Suzanne O'Connell | Poet

That Kind Of Girl

 

 

THAT KIND OF GIRL

 

 

She was the kind of girl who took her own pulse all the time,

three digits on her artery, fingering the frets on her neck like a violin.

When others were around, she pretended

she was brushing aside a strand of hair.

 

She was the kind of girl who couldn’t say the words

tit-mouse or ball-cock or matriculate.

She couldn’t say breasts either, but said blossoms.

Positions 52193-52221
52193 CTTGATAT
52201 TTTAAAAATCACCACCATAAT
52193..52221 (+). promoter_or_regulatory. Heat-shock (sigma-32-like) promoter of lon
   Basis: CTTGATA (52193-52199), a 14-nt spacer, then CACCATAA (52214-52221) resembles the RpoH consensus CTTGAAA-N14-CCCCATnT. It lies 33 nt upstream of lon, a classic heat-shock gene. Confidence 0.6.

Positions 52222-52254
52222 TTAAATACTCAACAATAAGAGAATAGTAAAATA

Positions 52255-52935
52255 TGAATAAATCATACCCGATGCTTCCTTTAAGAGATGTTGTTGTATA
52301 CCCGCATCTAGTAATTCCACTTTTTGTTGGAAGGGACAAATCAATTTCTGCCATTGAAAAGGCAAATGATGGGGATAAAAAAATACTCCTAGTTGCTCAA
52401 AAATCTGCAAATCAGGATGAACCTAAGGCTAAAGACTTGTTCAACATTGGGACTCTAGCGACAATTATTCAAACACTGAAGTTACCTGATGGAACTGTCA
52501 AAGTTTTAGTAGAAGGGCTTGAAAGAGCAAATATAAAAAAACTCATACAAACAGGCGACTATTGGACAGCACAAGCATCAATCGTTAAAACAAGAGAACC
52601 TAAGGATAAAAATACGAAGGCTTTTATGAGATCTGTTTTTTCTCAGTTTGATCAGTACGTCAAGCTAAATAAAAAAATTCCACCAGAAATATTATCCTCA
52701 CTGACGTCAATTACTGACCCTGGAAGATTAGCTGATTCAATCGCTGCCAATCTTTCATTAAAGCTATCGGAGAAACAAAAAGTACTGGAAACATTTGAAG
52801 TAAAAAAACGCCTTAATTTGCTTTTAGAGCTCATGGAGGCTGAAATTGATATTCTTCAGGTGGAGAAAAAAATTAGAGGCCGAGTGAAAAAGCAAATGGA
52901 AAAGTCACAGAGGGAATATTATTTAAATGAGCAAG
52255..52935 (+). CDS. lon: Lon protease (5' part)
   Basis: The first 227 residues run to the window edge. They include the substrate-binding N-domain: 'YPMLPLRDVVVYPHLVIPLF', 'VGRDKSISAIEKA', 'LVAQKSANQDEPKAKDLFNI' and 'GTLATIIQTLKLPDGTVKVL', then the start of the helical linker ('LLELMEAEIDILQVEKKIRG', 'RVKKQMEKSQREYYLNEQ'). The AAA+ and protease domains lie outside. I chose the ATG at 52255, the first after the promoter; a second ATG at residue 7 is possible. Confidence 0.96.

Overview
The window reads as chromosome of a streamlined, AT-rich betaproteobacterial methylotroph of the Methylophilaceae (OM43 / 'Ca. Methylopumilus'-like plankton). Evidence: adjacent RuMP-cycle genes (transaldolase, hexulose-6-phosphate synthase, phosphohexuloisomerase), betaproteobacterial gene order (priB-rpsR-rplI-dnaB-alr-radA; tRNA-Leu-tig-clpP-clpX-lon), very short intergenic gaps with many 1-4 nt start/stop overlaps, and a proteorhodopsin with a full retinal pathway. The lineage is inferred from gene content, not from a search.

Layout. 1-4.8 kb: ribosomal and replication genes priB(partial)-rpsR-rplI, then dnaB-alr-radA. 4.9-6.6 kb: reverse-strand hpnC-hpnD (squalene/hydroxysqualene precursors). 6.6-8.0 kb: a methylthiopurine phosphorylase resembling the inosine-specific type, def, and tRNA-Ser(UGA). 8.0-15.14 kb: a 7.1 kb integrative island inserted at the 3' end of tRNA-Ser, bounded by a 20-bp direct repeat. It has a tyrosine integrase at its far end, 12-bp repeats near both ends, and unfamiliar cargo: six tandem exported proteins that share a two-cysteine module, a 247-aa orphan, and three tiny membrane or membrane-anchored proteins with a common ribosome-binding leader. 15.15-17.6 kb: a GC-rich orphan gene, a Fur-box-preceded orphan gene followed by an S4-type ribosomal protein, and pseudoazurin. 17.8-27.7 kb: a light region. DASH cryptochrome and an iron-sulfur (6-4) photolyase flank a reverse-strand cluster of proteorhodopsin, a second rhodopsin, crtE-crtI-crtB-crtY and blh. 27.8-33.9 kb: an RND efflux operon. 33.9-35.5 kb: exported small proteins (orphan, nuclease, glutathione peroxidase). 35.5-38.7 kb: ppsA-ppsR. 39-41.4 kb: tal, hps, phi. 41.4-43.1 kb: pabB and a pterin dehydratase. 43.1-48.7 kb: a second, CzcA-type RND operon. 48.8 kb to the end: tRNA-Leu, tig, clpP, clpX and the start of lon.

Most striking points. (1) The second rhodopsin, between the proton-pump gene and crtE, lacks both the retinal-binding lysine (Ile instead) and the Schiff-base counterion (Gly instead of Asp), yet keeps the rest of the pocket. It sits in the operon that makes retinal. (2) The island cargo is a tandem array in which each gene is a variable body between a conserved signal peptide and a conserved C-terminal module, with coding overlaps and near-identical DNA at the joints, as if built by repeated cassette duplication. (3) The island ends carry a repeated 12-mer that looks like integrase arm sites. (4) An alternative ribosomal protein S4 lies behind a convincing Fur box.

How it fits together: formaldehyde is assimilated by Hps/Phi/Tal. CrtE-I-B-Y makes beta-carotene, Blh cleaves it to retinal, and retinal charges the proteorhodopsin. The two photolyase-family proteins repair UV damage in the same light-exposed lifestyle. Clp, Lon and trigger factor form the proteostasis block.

She was the kind of girl who was buttoned all the way up.

She only ate fish that swam wild, were never

caught in nets. She underlined with a ruler.

 

Yet at midnight, she removed her clothes and climbed the ladder

to the rooftop, where she sat eating saltines.

Then she danced like she was cardboard coming unglued,

and she sang Serbian folk ballads to the stars.

 

You’ve heard the old saying about the still pond

that is deep and full of vitamins?

Or the one about the bushel basket that hides rumors and kisses?

 

Well, she was that kind of girl.

 

 

 

 

Lummox, Summer, 2015

 

 

 

 

 

 

 

Next poem | Back to all poems